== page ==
Title

House-hunting in Ecuadorian Hermit Crabs (Coenobita compressus): Factors Affecting Shell Selection

Date

6-1-2017 11:00 AM

End Time

1-6-2017 1:00 PM

Location

WUC Pacific Room

Department

Biology

Session Chair

Jeff Snyder

Session Chair

Michael Baltzley

Session Title

The Kenneth M. Walker Scholarship in Biology poster Session

Faculty Sponsor(s)

Jeff Snyderr

Presentation Type

Poster session

Abstract

Because Ecuadorian hermit crabs (Coenobita compressus) carry their shelter with them, they offer a unique perspective to evolutionary selection factors when choice is suboptimal. Many shell selection factors have been identified previously, but few have offered a compromise-free assessment of shell selection choice. Ten C. compressus were given a selection of different shells from which to choose after an eviction of the crab from its original shell. We hypothesized that hermit crabs will select a shell that is similar in size to their original shell when evicted from their original shell. We observed that crab weight and eviction techniques played a significant role in shell choice and shell selection latency, respectively. Out of ten (10) crabs seven (7) choose a shell that was similar to their original shell. Two (2) out of the ten (10) crabs choose a shell that would be considered larger than their original shell, but when their shell selection and weight were compared to other crabs of the same weight, we found that they chose a shell that was more appropriate to their size given their weight. Our results are consistent with known observations on this species.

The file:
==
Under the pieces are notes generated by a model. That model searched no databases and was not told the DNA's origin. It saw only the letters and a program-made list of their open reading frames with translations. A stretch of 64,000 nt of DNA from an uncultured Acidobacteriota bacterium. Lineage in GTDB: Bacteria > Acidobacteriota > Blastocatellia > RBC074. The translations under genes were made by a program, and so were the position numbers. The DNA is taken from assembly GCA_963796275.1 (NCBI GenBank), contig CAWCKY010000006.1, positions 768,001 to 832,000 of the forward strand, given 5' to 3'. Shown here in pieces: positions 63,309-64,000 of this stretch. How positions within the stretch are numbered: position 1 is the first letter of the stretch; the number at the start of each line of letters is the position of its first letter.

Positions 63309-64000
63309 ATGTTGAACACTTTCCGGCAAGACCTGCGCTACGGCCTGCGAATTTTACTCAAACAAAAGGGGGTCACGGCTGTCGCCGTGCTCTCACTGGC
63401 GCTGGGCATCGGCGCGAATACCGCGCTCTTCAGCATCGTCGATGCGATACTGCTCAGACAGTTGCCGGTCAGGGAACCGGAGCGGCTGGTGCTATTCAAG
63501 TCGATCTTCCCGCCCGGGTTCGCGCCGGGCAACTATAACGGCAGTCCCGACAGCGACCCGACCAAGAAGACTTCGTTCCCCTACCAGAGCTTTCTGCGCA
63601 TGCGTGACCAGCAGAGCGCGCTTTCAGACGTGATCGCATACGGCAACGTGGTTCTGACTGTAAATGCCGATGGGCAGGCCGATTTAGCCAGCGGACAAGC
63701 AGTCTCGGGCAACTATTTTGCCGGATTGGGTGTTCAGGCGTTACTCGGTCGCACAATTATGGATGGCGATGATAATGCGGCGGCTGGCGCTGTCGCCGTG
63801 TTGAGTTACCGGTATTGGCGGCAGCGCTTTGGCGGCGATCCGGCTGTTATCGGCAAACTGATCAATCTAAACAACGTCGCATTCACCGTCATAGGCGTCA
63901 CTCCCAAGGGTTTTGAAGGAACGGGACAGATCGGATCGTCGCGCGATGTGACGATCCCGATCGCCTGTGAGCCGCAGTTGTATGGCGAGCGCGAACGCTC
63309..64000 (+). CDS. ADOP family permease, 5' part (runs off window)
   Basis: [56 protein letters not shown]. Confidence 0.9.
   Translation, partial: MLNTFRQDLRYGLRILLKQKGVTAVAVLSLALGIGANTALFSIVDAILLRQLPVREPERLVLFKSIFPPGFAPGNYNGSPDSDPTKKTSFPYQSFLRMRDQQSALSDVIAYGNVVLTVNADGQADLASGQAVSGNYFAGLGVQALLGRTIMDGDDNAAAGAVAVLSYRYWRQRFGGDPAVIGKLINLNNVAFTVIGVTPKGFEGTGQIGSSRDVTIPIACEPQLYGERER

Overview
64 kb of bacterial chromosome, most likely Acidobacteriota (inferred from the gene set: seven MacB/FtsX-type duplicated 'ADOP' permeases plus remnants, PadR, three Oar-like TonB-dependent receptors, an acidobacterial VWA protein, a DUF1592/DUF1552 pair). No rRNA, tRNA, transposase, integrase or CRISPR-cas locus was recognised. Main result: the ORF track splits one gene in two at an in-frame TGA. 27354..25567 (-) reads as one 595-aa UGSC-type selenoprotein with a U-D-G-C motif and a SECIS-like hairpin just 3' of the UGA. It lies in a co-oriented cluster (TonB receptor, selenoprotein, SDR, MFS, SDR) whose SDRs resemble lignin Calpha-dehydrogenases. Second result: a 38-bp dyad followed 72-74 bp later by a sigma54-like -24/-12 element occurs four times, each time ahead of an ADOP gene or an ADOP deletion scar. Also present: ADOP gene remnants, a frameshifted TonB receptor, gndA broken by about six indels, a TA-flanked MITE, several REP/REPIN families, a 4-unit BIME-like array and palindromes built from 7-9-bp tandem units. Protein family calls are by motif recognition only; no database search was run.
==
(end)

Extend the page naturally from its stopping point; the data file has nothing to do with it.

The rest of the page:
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Jun 1st, 11:00 AM Jun 1st, 1:00 PM

House-hunting in Ecuadorian Hermit Crabs (Coenobita compressus): Factors Affecting Shell Selection

WUC Pacific Room

Because Ecuadorian hermit crabs (Coenobita compressus) carry their shelter with them, they offer a unique perspective to evolutionary selection factors when choice is suboptimal. Many shell selection factors have been identified previously, but few have offered a compromise-free assessment of shell selection choice. Ten C. compressus were given a selection of different shells from which to choose after an eviction of the crab from its original shell. We hypothesized that hermit crabs will select a shell that is similar in size to their original shell when evicted from their original shell. We observed that crab weight and eviction techniques played a significant role in shell choice and shell selection latency, respectively. Out of ten (10) crabs seven (7) choose a shell that was similar to their original shell. Two (2) out of the ten (10) crabs choose a shell that would be considered larger than their original shell, but when their shell selection and weight were compared to other crabs of the same weight, we found that they chose a shell that was more appropriate to their size given their weight. Our results are consistent with known observations on this species.